What is the Earth Science Regents?
The Earth Science Regents is typically administered at the completion of a New York State Regents level high school course in Earth Science. The examination is based on the Earth Science Core Curriculum which is based on Standards 1, 2, 4, 6, and 7 of the New York State Learning Standards for Mathematics, Science, and Technology.
When do I take the Earth Science Regents?
Your school will determine when exactly you should take the Earth Science Regents exam. The test is administered January, June and August of each school year.
Click here to see the latest NYS Regents exam schedule.
How is the Earth Science Regents set up?
THE LABORATORY PERFORMANCE TEST
Since laboratory experience is an essential part of a science course, a portion of the Physical Setting/Earth Science Regents Examination is devoted to assessing laboratory skills. Tasks have been identified from laboratory experiments that you will have performed during the school year. These tasks, which represent skills that are expected to have mastered, change only slightly, if at all, from year to year.
The performance portion of the examination is administered separately from the written portion, normally two weeks earlier. Arrangements for administering the performance exam are made at each school in accordance with guidelines set by the New York State Education Department.
The scoring for each task is based upon accuracy. Values within a certain range are granted the full 2 points allotted to each task. Values within a slightly larger, less precise range earn 1 point. It is possible to accumulate a maximum of 10 points on the performance on the examination.
Additional information regarding the performance test, including an indication of the six tasks to be completed, will be provided by your teacher when this portion of the examination is given. The following is an outline of the six tasks that have been included in past examinations. The time allowed for completing the tasks at each station is 6 minutes.
THE WRITTEN TEST
The written portion of the Earth Science Regents represents 90 points of the total score and has three parts. You should be prepared to answer questions in multiple-choice, constructed response and extended constructed-response formats. Questions will be content and skill based and may require you to graph data, complete a data table, label or draw diagrams, design experiments, make calculations, or write short or extended responses. In addition, you may be required to hypothesize, to interpret, analyze or evaluate data, or to apply scientific knowledge and skills to real world situations.
Part A --Multiple-Choice
A multiple-choice question offers several answers from which you choose the one that best answers the question or completes the statement. Part A of the exam focuses on earth science content and represents 30-40 percent of the examination.
Part B1 --Multiple-Choice
This section of Part B consists of multiple-choice questions as described in Part A. The combined sections of Part B (multiple-choice plus constructed-response) represent 25-35 percent of the examination.
Part B2 --Constructed-Response
In a constructed-response question there is no list of choices from which to choose an answer; rather you are required to provide the answer. Constructed-response questions test skills ranging from constructing graphs or topographical maps to formulating hypotheses, evaluating experimental designs, and drawing conclusions based upon data. The combined sections of Part B represent 25-35 percent of the examination.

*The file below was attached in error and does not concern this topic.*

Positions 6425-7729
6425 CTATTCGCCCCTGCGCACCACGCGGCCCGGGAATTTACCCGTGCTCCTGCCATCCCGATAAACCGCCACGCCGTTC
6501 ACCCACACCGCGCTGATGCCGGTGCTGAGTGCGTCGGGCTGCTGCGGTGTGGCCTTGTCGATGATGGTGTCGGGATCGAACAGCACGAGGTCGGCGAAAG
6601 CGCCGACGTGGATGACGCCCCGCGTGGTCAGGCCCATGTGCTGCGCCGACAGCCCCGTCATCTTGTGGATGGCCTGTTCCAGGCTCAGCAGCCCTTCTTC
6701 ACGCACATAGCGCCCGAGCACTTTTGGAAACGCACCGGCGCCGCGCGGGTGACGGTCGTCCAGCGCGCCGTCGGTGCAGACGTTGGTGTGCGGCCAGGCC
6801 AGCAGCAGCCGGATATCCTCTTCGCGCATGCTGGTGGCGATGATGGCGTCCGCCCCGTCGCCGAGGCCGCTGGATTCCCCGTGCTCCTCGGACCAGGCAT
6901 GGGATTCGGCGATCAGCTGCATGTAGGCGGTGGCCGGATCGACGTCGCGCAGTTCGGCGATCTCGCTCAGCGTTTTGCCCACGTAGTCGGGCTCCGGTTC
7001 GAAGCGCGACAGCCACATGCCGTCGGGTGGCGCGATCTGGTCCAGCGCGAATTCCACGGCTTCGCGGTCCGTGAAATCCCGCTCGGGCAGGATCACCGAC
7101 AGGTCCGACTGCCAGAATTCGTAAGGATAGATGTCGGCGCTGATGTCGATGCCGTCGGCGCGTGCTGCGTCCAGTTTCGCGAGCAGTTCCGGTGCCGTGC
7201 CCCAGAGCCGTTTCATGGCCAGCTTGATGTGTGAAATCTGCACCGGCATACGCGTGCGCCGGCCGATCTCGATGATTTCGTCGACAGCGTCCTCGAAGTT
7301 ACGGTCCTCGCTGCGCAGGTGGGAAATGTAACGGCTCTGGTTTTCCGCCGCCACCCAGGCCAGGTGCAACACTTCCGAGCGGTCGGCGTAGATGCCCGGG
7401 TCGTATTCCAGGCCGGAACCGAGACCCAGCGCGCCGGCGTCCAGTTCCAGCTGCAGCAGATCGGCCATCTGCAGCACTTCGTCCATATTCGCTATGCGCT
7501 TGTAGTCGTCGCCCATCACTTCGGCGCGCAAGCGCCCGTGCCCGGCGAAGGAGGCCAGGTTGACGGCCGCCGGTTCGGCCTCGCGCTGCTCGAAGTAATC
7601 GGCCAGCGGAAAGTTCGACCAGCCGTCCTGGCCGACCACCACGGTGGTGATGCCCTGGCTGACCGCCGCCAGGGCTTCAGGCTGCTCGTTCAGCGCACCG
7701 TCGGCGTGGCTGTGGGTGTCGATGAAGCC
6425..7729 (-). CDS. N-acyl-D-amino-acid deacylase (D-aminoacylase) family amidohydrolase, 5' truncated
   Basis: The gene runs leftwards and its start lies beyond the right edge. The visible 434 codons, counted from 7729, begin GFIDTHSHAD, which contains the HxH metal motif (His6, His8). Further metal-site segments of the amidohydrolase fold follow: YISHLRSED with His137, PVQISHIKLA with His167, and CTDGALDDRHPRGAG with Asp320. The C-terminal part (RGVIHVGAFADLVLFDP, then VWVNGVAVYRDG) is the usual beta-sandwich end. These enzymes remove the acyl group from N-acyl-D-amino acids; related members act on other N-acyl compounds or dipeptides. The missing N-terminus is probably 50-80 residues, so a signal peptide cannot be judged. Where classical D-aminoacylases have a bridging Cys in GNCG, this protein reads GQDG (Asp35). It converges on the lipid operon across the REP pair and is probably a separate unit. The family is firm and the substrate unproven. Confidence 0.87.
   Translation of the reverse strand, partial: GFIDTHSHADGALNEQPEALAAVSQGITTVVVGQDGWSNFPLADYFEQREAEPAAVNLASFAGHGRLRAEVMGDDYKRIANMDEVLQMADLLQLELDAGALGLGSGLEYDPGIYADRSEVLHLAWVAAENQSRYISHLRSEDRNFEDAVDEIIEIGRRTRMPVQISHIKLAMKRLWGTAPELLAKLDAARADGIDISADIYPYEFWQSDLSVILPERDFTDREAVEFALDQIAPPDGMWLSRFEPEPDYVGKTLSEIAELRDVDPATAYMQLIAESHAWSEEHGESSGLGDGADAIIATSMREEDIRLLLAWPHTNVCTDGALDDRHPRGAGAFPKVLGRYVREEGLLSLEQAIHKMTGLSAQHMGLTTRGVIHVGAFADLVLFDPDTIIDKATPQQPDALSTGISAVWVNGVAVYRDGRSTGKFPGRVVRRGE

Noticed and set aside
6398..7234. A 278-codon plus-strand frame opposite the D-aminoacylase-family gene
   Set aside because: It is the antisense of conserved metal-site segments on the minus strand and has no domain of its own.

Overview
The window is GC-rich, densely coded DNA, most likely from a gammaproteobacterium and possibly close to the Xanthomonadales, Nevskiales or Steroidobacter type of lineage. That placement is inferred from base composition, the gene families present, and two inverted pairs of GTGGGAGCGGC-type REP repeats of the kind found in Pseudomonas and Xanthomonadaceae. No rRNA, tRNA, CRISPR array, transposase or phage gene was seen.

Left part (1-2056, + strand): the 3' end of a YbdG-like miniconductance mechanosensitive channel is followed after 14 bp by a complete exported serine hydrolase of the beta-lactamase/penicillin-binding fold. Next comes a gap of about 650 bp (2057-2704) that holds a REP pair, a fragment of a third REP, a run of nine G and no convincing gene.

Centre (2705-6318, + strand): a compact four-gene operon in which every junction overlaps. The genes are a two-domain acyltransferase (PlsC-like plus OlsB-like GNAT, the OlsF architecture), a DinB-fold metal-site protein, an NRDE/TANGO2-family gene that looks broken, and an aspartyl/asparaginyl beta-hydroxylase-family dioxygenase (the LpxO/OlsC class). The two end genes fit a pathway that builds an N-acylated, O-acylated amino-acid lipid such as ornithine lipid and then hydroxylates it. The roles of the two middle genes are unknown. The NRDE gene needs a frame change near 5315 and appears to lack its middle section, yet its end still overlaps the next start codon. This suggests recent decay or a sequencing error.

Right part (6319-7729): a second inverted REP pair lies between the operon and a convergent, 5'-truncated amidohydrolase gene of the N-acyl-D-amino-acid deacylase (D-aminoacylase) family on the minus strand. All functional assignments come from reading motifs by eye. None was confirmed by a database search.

Part C --Extended Constructed-Response
These are constructed-response questions that require more time (15-20 minutes per item) and effort on your part to answer. These questions require you to apply your earth science knowledge and skills to real-world problems and applications. Part C represents 15-25 percent of the examination.
Station 1 .. Identification
Using a mineral identification kit and key, the student will determine the characteristics of two mineral samples and identify each sample by name.
Station 2 .. Classification
Using rock identification charts, the student will classify two rock samples as igneous, sedimentary, or metamorphic and state the reason for each classification, in one or more complete sentences.
Station 3 .. Angular Measurement
Using a plastic hemisphere that models the apparrent path of the Sun, an external protractor, a ruler, and masking tape, the studetn will locate the position of the Sun at a given time and measure the distance between that position and a fixed point.
Station 4 .. Mass--Density
Using a single-pan, triple-beam decigram balance, a minerl density chart, and a calculator, the student will find the density, determine the mass, and calculate the volume of a given mineral sample.
Station 5 .. Setting Time
Using a column of fluid, three sizes of plastic particles of the same density, a stopwatch , and a calculator, the student will determine the average settling time for each of the three sizes of particles.
Station 6 .. Graphing
Using data obtained from Station 5, the student will construct a line graph of average settling time versus particle diameter and will determine the settling time for another given particle diameter.
What Topics are covered on the Earth Science Regents Exam?
All the questions on the Earth Science Regents exam will test major understandings, skills, and real-world applications drawn from the following 8 subject areas:
1. Size, Shape, and Composition of Earth
3. Rocks and Minerals
4. Weathering, Erosion, Deposition, and Landforms
5. Earthquakes and Plate Tectonics
6. Earth History
7. Meteorology and Climate
How do I review for the Earth Science Regents exam?
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